It is easy to want in a love story only light and beauty, but what Elizabeth Alexander achieves with her memoir is a deep, graceful and concise reminder that with great love comes an inevitably great loss. It is not all dark, nor is it easy or convenient, but even grief contains beauty. And it is a natural response to loving someone tenderly to feel such darkness and pain when they have physically died. The Light of the World is heartbreaking in a way that is also evocative; intimate, raw and lo It is easy to want in a love story only light and beauty, but what Elizabeth Alexander achieves with her memoir is a deep, graceful and concise reminder that with great love comes an inevitably great loss. It is not all dark, nor is it easy or convenient, but even grief contains beauty. And it is a natural response to loving someone tenderly to feel such darkness and pain when they have physically died. The Light of the World is heartbreaking in a way that is also evocative; intimate, raw and lovely.

  10. 5 out of 5

    Robert Blumenthal

    Elizabeth Alexander is the wonderful African American poet who read one of her poems at the Inauguration of Barack Obama in 2009. Three years later, her beloved husband Ficre died suddenly from a heart attack. This book is a recounting of their life together and how she and her two sons coped with the tragedy and loss. This memoir is brief and very, very poetic. It is heartfelt and very wise and was uplifting and achingly moving at various times. In addition, the reader really gets to know the c Elizabeth Alexander is the wonderful African American poet who read one of her poems at the Inauguration of Barack Obama in 2009. Three years later, her beloved husband Ficre died suddenly from a heart attack. This book is a recounting of their life together and how she and her two sons coped with the tragedy and loss. This memoir is brief and very, very poetic. It is heartfelt and very wise and was uplifting and achingly moving at various times. In addition, the reader really gets to know the characters and their relationships. She especially brings to life her former husband, who was a chef, a painter, an activist, and a loving husband and father. It is not an engrossing memoir, as The Glass Wall by Jennifer Walls, but it is so beautifully written and expressive that it is a pleasure in which to immerse oneself. Years ago I read the memoir by Joan Didion after the death of her beloved husband and found myself somewhat uninvolved and disappointed. I simply found it distant, and it did not emotionally move me anywhere as much as I thought it would. The Light of the World, on the other hand, grabbed me emotionally from page one. I could really feel the author's grief and her redemption from it. And after a beautiful poetic journey, the end is resplendent and emotionally rich.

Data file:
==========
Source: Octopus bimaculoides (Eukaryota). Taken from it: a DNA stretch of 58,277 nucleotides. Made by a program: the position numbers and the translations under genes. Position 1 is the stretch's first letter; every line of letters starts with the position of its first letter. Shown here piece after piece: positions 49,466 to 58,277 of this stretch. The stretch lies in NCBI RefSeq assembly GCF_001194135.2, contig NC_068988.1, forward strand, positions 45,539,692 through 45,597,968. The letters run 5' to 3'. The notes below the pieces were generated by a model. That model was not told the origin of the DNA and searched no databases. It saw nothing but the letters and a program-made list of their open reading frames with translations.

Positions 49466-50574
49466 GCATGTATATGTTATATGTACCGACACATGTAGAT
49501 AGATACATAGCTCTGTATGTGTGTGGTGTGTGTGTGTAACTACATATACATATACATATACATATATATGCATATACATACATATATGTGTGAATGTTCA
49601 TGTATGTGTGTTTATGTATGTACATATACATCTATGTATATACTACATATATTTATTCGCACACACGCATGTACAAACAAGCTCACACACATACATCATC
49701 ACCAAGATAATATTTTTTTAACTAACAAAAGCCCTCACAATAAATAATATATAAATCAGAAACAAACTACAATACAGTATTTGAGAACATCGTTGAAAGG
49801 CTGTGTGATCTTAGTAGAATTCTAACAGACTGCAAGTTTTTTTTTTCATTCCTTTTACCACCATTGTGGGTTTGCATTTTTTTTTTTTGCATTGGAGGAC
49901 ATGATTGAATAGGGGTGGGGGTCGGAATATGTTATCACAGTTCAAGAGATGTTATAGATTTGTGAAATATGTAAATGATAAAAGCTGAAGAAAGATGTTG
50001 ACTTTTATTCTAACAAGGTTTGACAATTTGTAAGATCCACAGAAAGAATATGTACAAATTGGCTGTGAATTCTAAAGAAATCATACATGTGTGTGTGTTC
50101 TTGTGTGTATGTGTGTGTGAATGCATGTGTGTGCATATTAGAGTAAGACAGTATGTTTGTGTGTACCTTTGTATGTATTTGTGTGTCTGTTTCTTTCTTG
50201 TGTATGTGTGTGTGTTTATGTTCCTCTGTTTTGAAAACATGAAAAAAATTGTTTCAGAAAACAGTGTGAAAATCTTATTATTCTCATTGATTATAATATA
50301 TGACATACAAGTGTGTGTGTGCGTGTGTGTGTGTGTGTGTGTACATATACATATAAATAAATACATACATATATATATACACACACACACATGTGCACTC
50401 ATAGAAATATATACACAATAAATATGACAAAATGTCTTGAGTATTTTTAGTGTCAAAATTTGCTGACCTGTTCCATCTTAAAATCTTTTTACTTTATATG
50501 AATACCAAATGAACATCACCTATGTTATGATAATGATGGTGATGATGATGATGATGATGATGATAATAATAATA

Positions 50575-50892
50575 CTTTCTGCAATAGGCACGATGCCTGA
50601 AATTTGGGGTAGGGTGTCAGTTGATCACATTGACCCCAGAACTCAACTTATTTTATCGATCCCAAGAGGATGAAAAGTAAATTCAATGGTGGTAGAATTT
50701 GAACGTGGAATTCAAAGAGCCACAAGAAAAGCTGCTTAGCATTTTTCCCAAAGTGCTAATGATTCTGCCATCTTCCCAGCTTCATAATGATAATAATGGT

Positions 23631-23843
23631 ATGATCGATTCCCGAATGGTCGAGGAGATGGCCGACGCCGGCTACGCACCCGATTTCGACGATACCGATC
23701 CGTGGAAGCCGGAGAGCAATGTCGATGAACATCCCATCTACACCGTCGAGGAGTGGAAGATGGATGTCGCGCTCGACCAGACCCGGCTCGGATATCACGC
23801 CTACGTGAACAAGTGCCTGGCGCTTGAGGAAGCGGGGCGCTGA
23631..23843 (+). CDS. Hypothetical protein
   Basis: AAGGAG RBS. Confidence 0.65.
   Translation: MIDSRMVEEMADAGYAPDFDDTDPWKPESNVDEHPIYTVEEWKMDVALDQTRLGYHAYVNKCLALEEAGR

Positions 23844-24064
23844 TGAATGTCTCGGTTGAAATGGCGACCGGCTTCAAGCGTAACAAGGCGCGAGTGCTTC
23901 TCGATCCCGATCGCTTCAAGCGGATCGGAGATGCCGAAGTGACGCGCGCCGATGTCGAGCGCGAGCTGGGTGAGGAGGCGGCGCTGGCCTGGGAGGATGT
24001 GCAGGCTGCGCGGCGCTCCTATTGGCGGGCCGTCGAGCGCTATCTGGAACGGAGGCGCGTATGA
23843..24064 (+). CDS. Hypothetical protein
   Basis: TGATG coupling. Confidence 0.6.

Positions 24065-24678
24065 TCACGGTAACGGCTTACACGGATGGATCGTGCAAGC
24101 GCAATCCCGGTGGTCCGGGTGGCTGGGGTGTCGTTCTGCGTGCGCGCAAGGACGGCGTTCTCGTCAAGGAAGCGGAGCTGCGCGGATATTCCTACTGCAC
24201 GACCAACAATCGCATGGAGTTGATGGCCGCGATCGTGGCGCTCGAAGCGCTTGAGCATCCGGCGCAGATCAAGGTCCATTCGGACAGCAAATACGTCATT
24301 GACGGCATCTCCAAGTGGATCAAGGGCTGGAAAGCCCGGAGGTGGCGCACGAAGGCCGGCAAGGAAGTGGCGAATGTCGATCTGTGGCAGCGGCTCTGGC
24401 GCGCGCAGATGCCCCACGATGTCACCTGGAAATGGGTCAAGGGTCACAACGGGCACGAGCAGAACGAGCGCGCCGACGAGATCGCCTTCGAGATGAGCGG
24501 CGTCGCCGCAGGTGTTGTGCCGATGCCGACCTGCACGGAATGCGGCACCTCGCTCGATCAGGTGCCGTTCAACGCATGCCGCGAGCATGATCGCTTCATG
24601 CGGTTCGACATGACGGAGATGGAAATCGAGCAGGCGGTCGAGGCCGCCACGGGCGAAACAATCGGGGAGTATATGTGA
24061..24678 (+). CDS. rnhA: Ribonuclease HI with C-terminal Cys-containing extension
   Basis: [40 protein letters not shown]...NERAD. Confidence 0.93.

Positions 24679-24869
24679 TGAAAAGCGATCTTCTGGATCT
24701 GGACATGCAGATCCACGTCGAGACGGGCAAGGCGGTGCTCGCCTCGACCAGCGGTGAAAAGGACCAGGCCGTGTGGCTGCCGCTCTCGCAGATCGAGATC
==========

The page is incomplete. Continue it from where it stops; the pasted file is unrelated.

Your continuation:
11. 4 out of 5

    Allison Shifman Chartier

    Alexander's love for her husband was so deep and she expressed it so beautifully. That said, at points I found the book uncomfortably intimate - like I was reading someone's disconnected journal entries. The book read like a series of missives and not like a unified narration. This bothered me. I was also put off by how perfect she and Ficre's lives were before his death. It left me feeling like it wasn't truthful, like something was missing from the picture, but then feeling awful and guilt rid Alexander's love for her husband was so deep and she expressed it so beautifully. That said, at points I found the book uncomfortably intimate - like I was reading someone's disconnected journal entries. The book read like a series of missives and not like a unified narration. This bothered me. I was also put off by how perfect she and Ficre's lives were before his death. It left me feeling like it wasn't truthful, like something was missing from the picture, but then feeling awful and guilt ridden for questioning it.